DEEP, U.S. Coast Guard Warn of Debris in Connecticut Rivers

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Leftover debris from Tropical Storm Elsa and this weekend's storm could cause some issues for boaters and swimmers come this weekend.

Long tree logs, stomps and branches can be found along the Connecticut river according to the Department of Energy and Environmental Protection and the U.S. Coast Guard.

"These things can move up on you quickly and can be difficult to navigate around," said Will Healey, a DEEP spokesperson. "They can injure or even damage your vessel."

The U.S. Coast Guards is asking that boaters and swimmers remain vigilant and to ensure they have a river emergency plan before hitting the water.

"Always keep an eye out when you're driving, always be attentive to what's in front of you," said U.S. Coast Guard Petty Officer Third Class John Hightower. "The weather is always the first thing you should check on a boat or going out to swim and you should always ensure you have life vests or jackets on your boat."

The higher water levels is causing issues for fishermen too, like Marcus Collins of Middletown.

"You don't know what's in the river when its so high and when it comes to fishing your pole can get up on everything," said Collins. "Yesterday, I saw a whole tree floating in the river."

Tree log in the Connecticut River in Haddam.

The hazardous conditions could lead to injuries for swimmers and engine or structural damages for boats on the water, according to DEEP. Officials mention that what you see floating in the water may not be something small.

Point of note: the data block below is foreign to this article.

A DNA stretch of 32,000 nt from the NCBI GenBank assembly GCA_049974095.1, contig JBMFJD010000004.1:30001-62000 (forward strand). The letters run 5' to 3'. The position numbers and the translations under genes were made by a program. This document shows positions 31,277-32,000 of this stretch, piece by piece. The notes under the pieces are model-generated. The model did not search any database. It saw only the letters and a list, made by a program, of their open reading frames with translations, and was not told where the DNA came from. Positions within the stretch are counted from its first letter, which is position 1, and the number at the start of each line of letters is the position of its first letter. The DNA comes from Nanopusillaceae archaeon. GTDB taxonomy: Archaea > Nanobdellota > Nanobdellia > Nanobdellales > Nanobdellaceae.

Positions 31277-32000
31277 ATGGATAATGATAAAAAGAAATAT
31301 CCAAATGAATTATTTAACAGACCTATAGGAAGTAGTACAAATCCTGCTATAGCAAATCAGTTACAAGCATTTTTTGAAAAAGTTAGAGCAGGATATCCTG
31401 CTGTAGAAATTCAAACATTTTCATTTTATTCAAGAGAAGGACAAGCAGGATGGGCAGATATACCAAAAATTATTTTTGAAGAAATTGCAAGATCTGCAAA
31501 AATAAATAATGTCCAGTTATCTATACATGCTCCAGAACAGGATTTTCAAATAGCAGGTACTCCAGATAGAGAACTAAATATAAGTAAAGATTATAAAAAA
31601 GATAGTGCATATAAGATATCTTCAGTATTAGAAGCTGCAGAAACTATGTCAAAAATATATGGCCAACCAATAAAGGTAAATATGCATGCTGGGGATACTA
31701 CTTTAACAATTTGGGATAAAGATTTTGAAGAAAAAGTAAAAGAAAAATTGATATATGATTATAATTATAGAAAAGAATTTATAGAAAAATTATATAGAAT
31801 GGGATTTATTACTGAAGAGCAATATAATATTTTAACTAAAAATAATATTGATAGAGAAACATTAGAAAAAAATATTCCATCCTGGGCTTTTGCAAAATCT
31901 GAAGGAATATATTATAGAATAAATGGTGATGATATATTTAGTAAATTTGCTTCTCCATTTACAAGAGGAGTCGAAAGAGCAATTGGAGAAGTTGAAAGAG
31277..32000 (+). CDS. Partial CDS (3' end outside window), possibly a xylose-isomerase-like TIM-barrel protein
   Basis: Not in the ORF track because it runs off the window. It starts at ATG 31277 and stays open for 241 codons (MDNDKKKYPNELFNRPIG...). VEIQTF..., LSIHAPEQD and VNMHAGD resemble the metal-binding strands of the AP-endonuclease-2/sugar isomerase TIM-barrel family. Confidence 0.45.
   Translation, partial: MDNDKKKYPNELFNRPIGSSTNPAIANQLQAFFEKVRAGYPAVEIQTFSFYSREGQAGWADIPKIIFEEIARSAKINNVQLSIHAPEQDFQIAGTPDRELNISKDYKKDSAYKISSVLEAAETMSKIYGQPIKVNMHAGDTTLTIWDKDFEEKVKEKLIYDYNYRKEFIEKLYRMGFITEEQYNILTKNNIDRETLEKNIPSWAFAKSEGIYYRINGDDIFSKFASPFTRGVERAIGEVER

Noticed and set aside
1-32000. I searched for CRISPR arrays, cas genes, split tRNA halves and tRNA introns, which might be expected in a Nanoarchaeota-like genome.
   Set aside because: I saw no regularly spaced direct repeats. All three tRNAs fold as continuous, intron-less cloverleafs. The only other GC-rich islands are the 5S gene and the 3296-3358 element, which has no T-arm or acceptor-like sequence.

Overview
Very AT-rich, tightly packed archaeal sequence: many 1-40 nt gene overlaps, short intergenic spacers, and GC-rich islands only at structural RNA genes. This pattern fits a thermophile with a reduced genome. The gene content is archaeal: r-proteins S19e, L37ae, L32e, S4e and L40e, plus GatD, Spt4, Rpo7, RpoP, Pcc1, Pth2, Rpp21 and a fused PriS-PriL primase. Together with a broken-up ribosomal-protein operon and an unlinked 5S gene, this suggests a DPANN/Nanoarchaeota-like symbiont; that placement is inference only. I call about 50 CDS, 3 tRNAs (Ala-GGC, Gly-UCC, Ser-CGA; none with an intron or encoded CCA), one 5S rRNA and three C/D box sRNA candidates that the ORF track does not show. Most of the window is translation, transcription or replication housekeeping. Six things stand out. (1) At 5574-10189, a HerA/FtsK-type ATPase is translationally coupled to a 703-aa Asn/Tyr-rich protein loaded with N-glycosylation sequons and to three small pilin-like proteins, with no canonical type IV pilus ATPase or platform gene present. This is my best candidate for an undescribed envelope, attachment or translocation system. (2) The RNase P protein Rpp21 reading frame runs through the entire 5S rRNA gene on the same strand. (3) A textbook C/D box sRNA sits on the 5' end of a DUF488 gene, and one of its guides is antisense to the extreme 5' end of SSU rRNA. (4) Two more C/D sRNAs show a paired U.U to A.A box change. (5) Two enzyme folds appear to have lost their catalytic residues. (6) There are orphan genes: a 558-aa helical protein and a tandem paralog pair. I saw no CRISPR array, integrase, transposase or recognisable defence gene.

"It might just be a little bit at the surface but beneath the surface it could be much larger," said Healey. "We want people to know their limits and understand that it’s OK to wait a couple of days.”

For more than 20 years, Donna and Ken Griswold have set sail on their boats in Connecticut. The couple tells NBC Connecticut that they've seen their fair share of debris.

"Trees of all sizes not just branches but full branches going by, stomps, barrels, you name it, it's gone by here," said Ken Griswold.

"Some of them are a little bit under the water and you gotta be able to stop before you know it hits the bottom of your boat and hit your motor," said Donna Griswold.

The U.S. Coast Guard along with the Griswolds expect a lot of people to be out on the water this weekend so they're reminding people to remain vigilant while on their boats.

"They really need to be careful and watch out for what's going on around them," said Donna Griswold. "You just keep an eye open and for me it's a little bit easier because I'm up in the air but not everyone is able to get that vantage point like I can," said Ken Griswold.

The U.S. Coast Guard said that they've seen an increase in boating while under the influence of alcohol and ask that boat owners avoid doing so to protect themselves and others. DEEP is asking that swimmers avoid getting in the water for the next few days.

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